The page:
Engineering a life close to nature

Engineering a life close to nature


Is it possible for a city lad, who has no rural background, to start farming afresh and succeed in it? Hard to believe, isn’t it? But a 30-year-old postgraduate, Gourishankar Basavaraj Karoshi from Dharwad, has successfully veered off the beaten path. 

After completing his Master’s in biotechnological engineering at North Carolina State University, USA, Gourishankar decided to start an eco-friendly venture, which was his childhood dream. He returned to India with the aim of launching a  biodiesel start-up in his hometown. When he realised that the atmosphere was not conducive for such an initiative, he zeroed in on dairy farming.

His father was a banker and farming was new to the family. Obviously, his parents were not happy with his decision. But when he stood firm, his father gave in and supported him to purchase a 2.5-acre agricultural land near Managundi village, located 10 km away from Dharwad.

In 2014, he set up a dairy farm and invested Rs 16 lakh, which was spent on constructing a cowshed, drilling a borewell and fencing the field. Gourishankar started with just three cattle and the number has now increased to 50. Apart from local breeds, various other breeds of cow and buffalo, such as murrah and jaffarabadi, are also reared here.

“My objective is to develop an eco-friendly venture that provides healthy food to the society. This encouraged me to take up agriculture as my career,” Gourishankar reveals. “Agriculture is not an easy job. We can’t expect more returns in less time like other businesses or a steady salary like corporate or government jobs. But, it is more profitable in terms of healthy lifestyle and good quality food.” 

Initially, he used to tend to the cattle on his own. At present, five persons work with him. Over time, Gourishankar has become an expert in dairy farming to such an extent that he ably treats cattle whenever they suffer from minor health problems. He also shares useful information with the farmers who visit his farm.

A step ahead

What sets his initiative apart is his effort to brand milk and sell it directly to the consumers. Milk is packed at his dairy unit under the name ‘Nisarga’, and every day, about 90 litres of cow and buffalo milk is supplied to the houses in Dharwad at Rs 45 and Rs 62 per litre respectively. Around 75 to 80 customers purchase this milk which is available in half-litre and one-litre packets.

S D Patil, who buys this milk regularly, says, “We get natural and healthy milk without the intervention of any middlemen or company. The quality is also another aspect that has made us stick to ‘Nisarga’.”

Gouri Hiremath, another customer, says, “Gourishankar supplies milk from his farm to the customers’ homes directly and doesn’t stock it. That is why the milk is better compared to other brands. The milk is also tasty and healthy because of organic farming methods used. One has to encourage such an effort. So, I prefer to purchase milk from his dairy unit though it is a bit costly.”

Gourishankar has taken up complementary activities like cattle breeding and production of vermicompost to sustain and even make a profit in dairy farming. Along with vermicompost, he also sells cattle urine, which is used as a biopesticide.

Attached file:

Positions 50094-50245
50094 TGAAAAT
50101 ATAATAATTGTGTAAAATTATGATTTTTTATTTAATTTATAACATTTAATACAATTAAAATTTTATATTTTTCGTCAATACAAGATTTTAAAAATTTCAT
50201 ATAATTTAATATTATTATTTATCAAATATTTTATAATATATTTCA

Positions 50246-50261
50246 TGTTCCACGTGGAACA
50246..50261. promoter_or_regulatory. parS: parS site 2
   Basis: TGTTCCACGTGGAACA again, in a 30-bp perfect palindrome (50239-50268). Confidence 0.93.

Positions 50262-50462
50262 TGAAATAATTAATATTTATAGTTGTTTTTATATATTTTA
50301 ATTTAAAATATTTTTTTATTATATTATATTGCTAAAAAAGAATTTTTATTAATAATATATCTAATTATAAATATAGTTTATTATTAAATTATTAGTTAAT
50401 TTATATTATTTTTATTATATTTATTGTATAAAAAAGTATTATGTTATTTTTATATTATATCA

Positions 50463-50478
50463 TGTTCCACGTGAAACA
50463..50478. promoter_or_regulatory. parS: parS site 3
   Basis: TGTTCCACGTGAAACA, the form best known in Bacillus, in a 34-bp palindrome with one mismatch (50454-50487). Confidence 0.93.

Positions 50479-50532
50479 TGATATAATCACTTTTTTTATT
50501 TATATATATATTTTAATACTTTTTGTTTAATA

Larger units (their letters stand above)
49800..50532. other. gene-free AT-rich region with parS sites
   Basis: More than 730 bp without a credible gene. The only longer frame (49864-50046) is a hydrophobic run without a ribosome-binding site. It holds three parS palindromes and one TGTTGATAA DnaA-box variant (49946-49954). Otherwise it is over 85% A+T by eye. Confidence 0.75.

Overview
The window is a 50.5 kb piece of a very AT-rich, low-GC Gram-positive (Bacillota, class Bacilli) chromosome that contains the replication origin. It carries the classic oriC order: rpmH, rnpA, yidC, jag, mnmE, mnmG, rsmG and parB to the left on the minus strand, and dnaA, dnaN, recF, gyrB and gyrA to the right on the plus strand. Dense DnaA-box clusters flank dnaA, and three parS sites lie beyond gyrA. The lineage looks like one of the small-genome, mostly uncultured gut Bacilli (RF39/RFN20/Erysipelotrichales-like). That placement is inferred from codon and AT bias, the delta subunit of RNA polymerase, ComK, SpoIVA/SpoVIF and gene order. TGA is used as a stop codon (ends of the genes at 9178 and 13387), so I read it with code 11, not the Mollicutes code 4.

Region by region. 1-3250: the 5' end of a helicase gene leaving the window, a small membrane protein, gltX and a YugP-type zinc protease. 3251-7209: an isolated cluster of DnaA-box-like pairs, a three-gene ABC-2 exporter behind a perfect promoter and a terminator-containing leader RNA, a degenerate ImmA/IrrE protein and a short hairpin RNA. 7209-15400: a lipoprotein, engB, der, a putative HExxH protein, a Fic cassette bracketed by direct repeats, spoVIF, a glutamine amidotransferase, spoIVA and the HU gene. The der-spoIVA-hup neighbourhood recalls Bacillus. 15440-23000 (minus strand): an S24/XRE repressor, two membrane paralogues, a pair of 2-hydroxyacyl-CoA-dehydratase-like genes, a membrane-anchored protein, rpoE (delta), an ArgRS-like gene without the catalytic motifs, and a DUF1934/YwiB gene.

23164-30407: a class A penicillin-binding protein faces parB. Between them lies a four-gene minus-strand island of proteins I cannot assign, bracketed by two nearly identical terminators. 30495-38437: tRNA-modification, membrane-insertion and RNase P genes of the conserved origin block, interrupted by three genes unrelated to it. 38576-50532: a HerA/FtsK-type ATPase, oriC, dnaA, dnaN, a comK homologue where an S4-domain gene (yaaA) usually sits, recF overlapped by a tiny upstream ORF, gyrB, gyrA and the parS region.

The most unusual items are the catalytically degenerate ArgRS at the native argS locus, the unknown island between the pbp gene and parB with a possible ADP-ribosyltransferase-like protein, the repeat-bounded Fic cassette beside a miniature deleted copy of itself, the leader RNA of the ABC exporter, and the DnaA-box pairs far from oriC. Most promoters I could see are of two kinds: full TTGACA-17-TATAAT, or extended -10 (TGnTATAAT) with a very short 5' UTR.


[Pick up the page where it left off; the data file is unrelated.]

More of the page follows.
In the field, Gourishankar has grown a variety of crops, both horticulture and forest species, like pomegranate, coconut, banana, jackfruit, lemon, sapota, guava, mango, teak, silver oak, neem, mahogany, along with vegetables. In addition to his 2.5-acre land, he has taken one acre on a lease. All the crops are grown without any chemical inputs. While he grows grass fodder in the field, Gourishankar purchases jowar and wheat fodder from other farmers.

He intends to start a goat and desi chicken farm near the cattle shed soon. Through mechanisation, he has lessened the physical burden on humans. Some of the equipment used here include a chaff cutter, brush cutter, compost screener and mini tiller. 

Terrace garden

As an outcome of his experiments and experience in farming, Gourishankar has developed a garden on the terrace of his house in Dharwad, where he grows vegetables. Gourishankar is also associated with Daisika, a sustainable ecosystem private limited, which aims to supply toxic-free food to consumers.

According to Gourishankar, feeding and breeding cattle, and marketing milk are the main challenges in dairy farming. Farming also demands a lot of physical work and often poses unexpected challenges. Gourishankar too has faced ups and downs and has learnt in the process. However, dedication and love towards the occupation have made him keep going.

Many youngsters have been inspired by Gourishankar and are planning to return to rural roots and lead a self-reliant life. He advises that one should explore and understand the nuances of agriculture and related activities before taking up one. Involvement is essential for agriculture while investment is primary as in all other occupations. But the difficulties evaporate as we get reap the fruits of hard work and dedication, Gourishankar feels. “I have no regrets about my choice.” One can contact Gourishankar at

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